Absent evidence in the record that the decision-maker responsible for the Ironworks/January 2012 Adverse Employment Action, Michelle Fields, had any knowledge of the 2010 EEOC Charge or that her decision to disqualify the plaintiff from the Ironworks Position was based on the same, the plaintiff cannot survive U.S. Steel's motion for summary judgment as to Count I.

Accordingly, the Court GRANTS U.S. Steel's motion for summary judgment as to Count I of the plaintiff's complaint.

C. Count II - Intentional Infliction of Emotional Distress

As it is now clear that the plaintiff's claims are based on the alleged conduct of Marcia Graham, the plaintiff can only survive summary judgment if U.S. Steel is vicariously liable for the conduct of Marcia Graham.

An employer may be liable for the torts of its employees if the tort is committed within the scope of the employment. For conduct to be considered within the scope of one's employment the conduct must: (1) be of the kind the employee is employed to perform; (2) occur substantially within the authorized time and space limits; and (3) be performed, at least in part, by purpose to serve the master. Bagent v. Blessing Care Corp., 224 Ill.2d 154, 308 Ill.Dec. 782, 862 N.E.2d 985, 992 (2007). When the motive for the employee's tort is personal and solely for the benefit of the employee, the employer is not subject to liability. Wright v. City of Danville, 174 Ill.2d 391, 221 Ill.Dec. 203, 675 N.E.2d 110, 118 (1996). In the instant case, there is no evidence warranting a finding of vicarious liability. The plaintiff has not presented evidence suggesting that Graham's conduct was for the benefit of U.S. Steel. In fact, the evidence indicates that Graham's motivation for failing to train the plaintiff was personal. The plaintiff's testimony indicates that Graham was motivated by a desire to retain her own position ( See Doc. 21-12 p. 70 (plaintiff testified that Graham indicated she would not train the plaintiff because Graham did not want to train a union employee that could potentially replace Graham in the event of a future layoff).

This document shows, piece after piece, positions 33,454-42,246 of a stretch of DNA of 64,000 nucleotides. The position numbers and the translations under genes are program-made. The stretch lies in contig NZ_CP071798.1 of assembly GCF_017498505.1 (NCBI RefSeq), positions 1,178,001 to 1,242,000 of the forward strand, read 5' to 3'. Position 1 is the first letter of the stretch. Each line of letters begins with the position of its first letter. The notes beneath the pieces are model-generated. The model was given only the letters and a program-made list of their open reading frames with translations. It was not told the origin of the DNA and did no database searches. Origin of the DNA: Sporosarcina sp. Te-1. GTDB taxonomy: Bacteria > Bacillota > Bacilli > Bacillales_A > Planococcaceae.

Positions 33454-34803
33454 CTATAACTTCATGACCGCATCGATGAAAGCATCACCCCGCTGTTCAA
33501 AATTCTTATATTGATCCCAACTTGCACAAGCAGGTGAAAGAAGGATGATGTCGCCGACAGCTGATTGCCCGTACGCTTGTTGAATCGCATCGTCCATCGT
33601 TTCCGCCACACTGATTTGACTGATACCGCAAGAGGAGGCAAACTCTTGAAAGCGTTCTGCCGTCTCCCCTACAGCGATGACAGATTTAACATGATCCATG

Accordingly, the Court GRANTS U.S. Steel's motion for summary judgment as to Count I of the plaintiff's complaint.

III. CONCLUSION

For the above-stated reasons, U.S. Steel's motion for reconsideration is GRANTED. FURTHER, upon reconsideration, the Court GRANTS U.S. Steel's motion for summary judgment as to both counts. The Clerk is instructed to enter judgment accordingly.

IT IS SO ORDERED.